years— for each minor employed at the establishment at the time of the 
investigation. 

The compliance officer selects a judgmental sample based on allegations 
made in the complaints or information obtained in employee interviews, 
and the review usually includes an initial examination of only one or 
two time cards per minor. Depending on factors such as the condition of 



13 



PA^:e 13 



GAO/HSI>«M4 Enforcement of Child Ubor Pnnitlont 



Appendix I 

The Fair Labor Standards Act: Enforcement 
of Child Labor Provisions in Massachusetts 



the employer's records and the extent of violations in the initial sample, 
the compliance officer may expand the investigation by reviewing addi- 
tional time cards or checking the work schedules of former employees. 



Most Child Labor reviews, we found that whd did not substantiate alleged 

Violations Identified ^^^^^ \sbor violations in 4 Ci the 13 sample cases. In three of the four 

T 1 H T nrk0f^r Than cases, the investigations disclosed no evidence of child labor violations, 

inyoivea LOnpr- 1 nan- ^^^^^ employer was determined exempt from fi^. 

Allowed Work r erioas substantiated the alleged child labor violations in the remaining 

nine ::ases as shown in table 1.3. 



Table I.; - WHD Findings in Nine Cases ^^^^^^■^■^^^■^^^^^^^^^^^^^^^^^H 

Wfth Substantiated Child Labor Violations 

Violations Minors 



Type of establishment 


Number of 
establishments 


Hour/ 
time 


Hazardous 
occupations 


under 
age 14 


Total 


Restaurant 


2 


4 


6 


0 


10 


Nursing home 


1 


18 


2 


0 


20 


Retail variety store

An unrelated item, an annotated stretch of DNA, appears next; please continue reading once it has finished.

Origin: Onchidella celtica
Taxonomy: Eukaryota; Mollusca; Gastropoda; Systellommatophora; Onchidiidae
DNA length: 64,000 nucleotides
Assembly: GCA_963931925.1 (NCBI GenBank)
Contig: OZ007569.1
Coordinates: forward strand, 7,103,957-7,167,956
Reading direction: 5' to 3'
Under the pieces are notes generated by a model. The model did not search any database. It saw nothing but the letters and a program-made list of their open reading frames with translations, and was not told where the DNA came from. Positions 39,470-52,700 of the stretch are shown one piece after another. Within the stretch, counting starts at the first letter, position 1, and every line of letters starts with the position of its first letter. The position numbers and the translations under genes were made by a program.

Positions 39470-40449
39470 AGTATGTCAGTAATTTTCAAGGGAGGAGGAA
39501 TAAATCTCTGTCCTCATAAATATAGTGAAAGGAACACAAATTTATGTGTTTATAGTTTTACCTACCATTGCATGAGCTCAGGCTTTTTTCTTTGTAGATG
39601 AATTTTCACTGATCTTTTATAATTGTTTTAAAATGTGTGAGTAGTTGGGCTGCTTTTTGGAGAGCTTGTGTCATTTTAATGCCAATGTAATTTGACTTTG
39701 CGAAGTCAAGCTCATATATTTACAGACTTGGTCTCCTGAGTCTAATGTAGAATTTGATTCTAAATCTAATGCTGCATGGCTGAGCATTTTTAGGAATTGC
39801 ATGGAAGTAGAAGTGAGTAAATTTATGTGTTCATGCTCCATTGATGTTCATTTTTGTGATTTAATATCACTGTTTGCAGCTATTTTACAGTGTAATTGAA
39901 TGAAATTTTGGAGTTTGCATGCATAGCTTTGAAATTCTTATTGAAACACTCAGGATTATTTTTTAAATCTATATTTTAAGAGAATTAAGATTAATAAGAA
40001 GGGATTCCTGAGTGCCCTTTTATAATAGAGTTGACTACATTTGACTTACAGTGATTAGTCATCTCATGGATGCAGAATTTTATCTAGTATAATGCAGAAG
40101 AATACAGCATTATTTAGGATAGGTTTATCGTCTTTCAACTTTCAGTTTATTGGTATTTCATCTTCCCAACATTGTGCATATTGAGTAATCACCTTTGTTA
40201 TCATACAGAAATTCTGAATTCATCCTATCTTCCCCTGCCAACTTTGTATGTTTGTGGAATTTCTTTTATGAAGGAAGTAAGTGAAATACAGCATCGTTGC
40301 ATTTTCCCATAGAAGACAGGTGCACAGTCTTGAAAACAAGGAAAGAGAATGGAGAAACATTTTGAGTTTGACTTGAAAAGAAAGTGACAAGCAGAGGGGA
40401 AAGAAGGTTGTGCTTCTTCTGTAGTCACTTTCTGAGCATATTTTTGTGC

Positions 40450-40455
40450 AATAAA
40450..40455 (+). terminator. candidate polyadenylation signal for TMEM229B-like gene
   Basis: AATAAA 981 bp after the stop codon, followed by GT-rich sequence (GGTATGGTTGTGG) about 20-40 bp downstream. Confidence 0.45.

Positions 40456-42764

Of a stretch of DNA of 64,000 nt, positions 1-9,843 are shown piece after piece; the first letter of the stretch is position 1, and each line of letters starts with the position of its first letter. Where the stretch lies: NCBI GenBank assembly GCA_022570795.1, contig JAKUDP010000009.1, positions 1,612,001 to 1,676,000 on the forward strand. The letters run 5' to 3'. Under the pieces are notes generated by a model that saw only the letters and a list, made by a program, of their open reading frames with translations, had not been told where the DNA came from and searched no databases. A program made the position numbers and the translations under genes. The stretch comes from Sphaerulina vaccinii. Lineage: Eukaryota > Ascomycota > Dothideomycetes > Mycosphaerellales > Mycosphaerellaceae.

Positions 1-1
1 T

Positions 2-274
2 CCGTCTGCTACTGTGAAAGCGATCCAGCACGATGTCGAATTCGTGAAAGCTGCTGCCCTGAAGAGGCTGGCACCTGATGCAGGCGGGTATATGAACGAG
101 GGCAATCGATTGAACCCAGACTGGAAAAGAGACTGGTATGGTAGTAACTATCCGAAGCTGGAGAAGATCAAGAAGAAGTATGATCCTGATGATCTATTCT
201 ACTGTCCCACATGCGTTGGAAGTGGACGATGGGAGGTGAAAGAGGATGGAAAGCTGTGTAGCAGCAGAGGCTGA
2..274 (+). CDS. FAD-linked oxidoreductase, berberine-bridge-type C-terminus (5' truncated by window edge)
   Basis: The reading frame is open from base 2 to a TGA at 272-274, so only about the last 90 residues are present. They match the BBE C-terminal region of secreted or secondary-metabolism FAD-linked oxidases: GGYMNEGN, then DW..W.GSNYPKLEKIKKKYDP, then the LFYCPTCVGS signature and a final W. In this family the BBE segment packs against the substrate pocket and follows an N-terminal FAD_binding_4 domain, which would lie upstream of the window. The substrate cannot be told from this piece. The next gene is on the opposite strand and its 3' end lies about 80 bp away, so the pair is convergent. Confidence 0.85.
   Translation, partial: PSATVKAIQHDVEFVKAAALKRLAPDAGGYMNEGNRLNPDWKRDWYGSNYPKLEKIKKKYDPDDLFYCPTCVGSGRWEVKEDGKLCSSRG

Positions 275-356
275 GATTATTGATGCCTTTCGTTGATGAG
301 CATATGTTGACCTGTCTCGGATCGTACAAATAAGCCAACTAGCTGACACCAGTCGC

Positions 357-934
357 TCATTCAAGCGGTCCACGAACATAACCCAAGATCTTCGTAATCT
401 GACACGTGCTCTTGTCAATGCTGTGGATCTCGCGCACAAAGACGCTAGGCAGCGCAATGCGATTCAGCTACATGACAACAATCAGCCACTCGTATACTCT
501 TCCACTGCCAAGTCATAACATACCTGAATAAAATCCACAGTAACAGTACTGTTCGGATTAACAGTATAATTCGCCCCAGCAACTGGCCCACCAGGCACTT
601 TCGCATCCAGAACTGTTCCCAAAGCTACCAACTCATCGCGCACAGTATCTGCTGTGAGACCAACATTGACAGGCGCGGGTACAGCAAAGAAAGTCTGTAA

4 


5 


0 


0 


5 


Restaurant 


1 


1 


0 


0 


1 


Restaurant 


1 


1 


0 


0 


1 


Food service and 
housing operation 


5 


14 


2 


0 


16 


Supermarket 


17 


798 


1 


2 


801 


Restaurant 


6 


4 


0 


0 


4 


Supermarket 


2 


1 


22 


0 


23 


Total 


39 


846 


33 


2 


881 



In the nine cases in which whd substantiated child labor violations, com- 
pliance officers investigated 39 business establishments and identified 
881 violations affecting 880 minor employees. One minor was working in 
violation of the hour and time standards and was also found operating 
hazardous machinery. To summarize: 

• WHD found that minor employees were working longer hours or outside 
the time frames allowed under flsa child labor employment standards in 
all nine cases with substantiated violations. A total of 846 minors were 
working in violation of the hour and time standards. 

• In five of the nine cases, whd found that minors were employed in haz- 
ardous occupations prohibited by fisa. whd found 33 minors operating 
prohibited machinery, all of whom were operating meat slicers. Two of 
the 33 were also operating dough mixers. 



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Page 14 ^ ^ GAO/HRD-8M4 Enforcement of Child Labor Provtoiom 



Appendix I 

The Fair Labor Standards Act: Enforcement 
of CMd Labor Provisions in Massacliusetts 



"HD's policy, as stipulated in the Wage and Hour Division d Opera- 
^^ons Handbook , is to have compliance officers conduct an investigation